Echoing the explanation of the current breakdown made by all the various apologists for capitalism, Pell admitted that the crisis was "the deepest indeed since the Great Depression," but stressed that it was not the result of the intrinsic operations of the profit system. Instead, it was caused by "greedy and foolish people and a small minority of rogues". "Social capital is not by definition hostile to the free market," he insisted, "because I am not here talking about the socialisation of capital... the profit motive is acceptable, necessary in our type of economy."

Union promotes economic nationalism

Pell's appeal earned fulsome applause from the rightwing AWU gathering because it dovetailed with the union's own preparations to head off any movement to the left among its members. The main business of the meeting was to spout the twin poisons of economic nationalism and protectionism, in a bid to assist national-based employers in the struggle for markets and profits.

AWU national secretary Paul Howes called on the Rudd Labor government to implement "local content rules" and "Australian-made" procurement policies for new infrastructure projects declaring this was necessary "for this period of crisis" to "give our manufacturing industry a boost". He urged increased government "funding for important infrastructure projects," adding "which have to be built with Australian-made steel and aluminium". Later he told the media: "There was no point "spending money on infrastructure, things like roads and bridges, and use Chinese steel".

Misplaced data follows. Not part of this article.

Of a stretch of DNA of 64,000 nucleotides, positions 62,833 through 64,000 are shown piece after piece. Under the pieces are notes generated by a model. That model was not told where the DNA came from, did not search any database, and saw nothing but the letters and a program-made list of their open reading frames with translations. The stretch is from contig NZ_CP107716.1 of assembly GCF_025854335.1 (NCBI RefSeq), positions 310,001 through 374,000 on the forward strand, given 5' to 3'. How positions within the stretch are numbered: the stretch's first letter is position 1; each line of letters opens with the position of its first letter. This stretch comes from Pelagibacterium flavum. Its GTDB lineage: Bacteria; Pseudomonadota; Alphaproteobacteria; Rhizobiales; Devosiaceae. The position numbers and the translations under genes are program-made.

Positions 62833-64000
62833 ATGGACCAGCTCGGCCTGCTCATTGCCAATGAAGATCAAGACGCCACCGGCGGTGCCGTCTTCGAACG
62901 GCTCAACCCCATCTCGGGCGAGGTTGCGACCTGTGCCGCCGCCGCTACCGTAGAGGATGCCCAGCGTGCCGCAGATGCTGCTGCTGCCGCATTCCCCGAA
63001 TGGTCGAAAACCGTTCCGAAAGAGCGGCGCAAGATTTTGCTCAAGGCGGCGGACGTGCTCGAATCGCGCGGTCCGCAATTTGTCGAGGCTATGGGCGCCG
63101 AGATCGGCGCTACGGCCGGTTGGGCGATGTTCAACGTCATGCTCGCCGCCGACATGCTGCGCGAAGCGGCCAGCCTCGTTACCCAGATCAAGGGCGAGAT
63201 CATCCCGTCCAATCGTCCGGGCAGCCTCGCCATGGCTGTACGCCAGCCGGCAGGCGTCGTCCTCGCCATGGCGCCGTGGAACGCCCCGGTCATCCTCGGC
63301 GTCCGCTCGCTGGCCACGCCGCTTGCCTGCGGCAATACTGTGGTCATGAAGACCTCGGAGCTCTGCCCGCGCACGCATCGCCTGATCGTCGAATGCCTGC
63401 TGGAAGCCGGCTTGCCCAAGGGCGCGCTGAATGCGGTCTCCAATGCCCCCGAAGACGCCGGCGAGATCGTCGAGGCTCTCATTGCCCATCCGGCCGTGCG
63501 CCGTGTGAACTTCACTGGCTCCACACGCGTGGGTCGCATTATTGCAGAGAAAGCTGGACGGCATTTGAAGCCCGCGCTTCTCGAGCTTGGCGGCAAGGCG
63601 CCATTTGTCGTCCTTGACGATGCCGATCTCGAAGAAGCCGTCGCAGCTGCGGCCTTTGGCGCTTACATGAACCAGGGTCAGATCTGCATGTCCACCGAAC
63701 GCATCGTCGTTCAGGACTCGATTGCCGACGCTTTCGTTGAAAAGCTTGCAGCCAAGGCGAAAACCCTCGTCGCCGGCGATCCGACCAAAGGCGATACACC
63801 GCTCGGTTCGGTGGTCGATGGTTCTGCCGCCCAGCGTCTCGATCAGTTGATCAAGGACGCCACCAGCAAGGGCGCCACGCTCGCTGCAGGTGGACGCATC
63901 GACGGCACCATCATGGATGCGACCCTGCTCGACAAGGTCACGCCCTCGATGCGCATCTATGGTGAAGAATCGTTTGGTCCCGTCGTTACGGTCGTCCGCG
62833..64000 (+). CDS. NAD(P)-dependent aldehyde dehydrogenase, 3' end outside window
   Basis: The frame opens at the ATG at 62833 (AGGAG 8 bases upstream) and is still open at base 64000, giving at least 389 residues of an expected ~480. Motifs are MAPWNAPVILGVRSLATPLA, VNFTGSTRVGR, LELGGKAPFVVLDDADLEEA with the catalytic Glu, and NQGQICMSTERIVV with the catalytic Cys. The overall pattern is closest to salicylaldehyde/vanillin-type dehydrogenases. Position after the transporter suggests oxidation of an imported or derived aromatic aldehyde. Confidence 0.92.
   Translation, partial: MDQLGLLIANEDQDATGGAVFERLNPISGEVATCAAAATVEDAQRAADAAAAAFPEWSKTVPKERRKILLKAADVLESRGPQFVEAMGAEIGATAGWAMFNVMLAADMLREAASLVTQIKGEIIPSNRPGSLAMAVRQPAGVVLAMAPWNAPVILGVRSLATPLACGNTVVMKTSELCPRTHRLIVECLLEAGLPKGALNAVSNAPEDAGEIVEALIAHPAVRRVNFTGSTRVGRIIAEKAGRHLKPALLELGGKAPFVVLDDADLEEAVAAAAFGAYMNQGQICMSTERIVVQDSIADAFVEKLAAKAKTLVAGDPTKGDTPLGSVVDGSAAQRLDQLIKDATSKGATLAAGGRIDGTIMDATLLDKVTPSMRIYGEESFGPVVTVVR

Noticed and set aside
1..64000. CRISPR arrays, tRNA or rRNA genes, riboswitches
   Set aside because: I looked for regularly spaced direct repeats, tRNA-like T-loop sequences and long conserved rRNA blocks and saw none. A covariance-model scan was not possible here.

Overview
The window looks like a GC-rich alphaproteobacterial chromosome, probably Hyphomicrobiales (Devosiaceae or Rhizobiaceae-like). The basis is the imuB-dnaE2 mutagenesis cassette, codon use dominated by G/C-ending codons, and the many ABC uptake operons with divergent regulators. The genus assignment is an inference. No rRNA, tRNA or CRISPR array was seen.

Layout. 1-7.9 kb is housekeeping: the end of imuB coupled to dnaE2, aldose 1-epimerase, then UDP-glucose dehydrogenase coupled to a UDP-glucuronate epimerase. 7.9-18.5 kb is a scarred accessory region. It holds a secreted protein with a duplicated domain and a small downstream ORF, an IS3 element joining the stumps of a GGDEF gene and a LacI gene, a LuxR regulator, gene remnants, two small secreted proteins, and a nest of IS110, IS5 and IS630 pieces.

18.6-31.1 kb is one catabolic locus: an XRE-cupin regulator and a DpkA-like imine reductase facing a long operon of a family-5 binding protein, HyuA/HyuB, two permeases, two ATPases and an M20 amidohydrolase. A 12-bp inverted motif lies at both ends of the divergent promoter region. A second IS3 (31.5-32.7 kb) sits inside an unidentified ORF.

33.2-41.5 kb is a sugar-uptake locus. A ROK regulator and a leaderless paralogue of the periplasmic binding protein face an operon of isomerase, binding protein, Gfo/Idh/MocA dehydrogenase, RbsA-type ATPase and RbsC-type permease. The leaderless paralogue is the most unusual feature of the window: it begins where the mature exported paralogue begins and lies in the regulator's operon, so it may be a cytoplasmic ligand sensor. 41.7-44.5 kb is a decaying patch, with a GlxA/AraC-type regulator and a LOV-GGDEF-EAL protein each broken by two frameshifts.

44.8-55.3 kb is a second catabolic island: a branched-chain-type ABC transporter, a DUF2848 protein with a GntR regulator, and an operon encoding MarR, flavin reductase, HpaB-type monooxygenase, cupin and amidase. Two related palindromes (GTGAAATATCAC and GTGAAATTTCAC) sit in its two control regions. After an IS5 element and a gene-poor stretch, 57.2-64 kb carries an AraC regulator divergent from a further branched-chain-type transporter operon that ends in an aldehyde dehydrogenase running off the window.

Like Pell, Howes felt the need to hark back to the 1890s, reaching into the union's own dark history to dredge up the ideological underpinnings for this campaign: White Australia racism and nationalism.

"It was our union that led the drive for Federation and the formation of Australia as a proud and independent nation." "It was our union... who after the stinging defeat of the great shearers strike of 1891 gathered at the union camp... building a party [Labor] to protect our futures".

According to Howes, these developments laid the basis for "building a working man's paradise"—the inference being that the AWU's current nationalist agenda would do the same. In fact, what workers confronted in the aftermath of the 1890s bore no resemblance to paradise.